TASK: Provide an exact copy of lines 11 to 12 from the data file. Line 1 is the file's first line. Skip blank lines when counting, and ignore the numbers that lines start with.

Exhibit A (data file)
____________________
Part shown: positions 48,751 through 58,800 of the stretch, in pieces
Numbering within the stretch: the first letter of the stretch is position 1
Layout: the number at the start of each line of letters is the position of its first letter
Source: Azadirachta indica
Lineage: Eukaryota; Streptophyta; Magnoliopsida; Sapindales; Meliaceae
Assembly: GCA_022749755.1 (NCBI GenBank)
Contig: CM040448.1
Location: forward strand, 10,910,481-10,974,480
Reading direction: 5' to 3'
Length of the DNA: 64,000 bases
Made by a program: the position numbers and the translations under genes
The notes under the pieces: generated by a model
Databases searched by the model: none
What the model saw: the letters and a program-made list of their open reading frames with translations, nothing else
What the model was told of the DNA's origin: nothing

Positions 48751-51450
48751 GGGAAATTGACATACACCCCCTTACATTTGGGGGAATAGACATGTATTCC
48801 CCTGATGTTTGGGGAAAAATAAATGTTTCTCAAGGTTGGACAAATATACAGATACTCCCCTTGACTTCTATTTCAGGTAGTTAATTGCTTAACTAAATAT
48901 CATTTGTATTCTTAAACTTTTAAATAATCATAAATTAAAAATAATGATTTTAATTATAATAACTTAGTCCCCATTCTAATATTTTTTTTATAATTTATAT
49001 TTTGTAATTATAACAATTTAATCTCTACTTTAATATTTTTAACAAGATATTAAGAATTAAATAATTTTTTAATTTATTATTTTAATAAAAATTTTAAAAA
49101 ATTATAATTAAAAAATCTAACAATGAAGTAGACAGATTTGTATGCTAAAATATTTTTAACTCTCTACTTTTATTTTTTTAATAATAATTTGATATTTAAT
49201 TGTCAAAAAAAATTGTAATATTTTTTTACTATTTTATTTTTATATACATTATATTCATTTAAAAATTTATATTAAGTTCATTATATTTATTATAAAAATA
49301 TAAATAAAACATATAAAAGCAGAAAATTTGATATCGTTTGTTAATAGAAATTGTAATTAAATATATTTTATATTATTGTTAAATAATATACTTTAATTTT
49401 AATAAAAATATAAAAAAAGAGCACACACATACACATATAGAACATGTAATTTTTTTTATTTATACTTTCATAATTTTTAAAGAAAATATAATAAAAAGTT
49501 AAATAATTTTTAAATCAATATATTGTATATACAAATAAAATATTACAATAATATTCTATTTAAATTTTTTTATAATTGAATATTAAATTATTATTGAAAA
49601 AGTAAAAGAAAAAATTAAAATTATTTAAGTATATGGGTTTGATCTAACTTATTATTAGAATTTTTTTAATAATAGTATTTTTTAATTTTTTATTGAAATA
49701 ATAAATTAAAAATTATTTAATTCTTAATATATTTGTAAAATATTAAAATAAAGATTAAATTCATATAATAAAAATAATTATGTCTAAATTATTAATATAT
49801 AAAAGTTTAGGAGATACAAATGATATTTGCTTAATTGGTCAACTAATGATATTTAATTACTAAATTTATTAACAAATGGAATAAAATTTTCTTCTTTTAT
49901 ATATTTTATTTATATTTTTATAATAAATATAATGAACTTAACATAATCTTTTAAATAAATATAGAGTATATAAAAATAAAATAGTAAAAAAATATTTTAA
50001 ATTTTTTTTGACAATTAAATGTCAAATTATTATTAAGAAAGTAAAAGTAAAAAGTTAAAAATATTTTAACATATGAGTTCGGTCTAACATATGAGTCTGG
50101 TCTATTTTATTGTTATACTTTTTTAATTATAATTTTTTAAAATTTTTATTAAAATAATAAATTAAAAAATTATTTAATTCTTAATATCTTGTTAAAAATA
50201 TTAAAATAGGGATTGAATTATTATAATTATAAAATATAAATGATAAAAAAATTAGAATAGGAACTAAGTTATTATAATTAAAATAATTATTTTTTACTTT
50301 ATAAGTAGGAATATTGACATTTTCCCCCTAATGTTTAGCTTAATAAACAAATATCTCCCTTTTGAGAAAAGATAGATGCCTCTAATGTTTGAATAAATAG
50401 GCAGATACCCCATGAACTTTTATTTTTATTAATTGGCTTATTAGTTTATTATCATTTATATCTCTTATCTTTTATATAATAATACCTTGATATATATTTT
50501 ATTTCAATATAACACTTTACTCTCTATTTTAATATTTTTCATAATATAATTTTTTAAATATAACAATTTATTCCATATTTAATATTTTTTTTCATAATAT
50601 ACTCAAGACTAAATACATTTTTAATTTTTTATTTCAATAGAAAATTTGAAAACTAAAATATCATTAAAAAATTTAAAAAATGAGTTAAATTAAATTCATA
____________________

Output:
Made by a program: the position numbers and the translations under genes
The notes under the pieces: generated by a model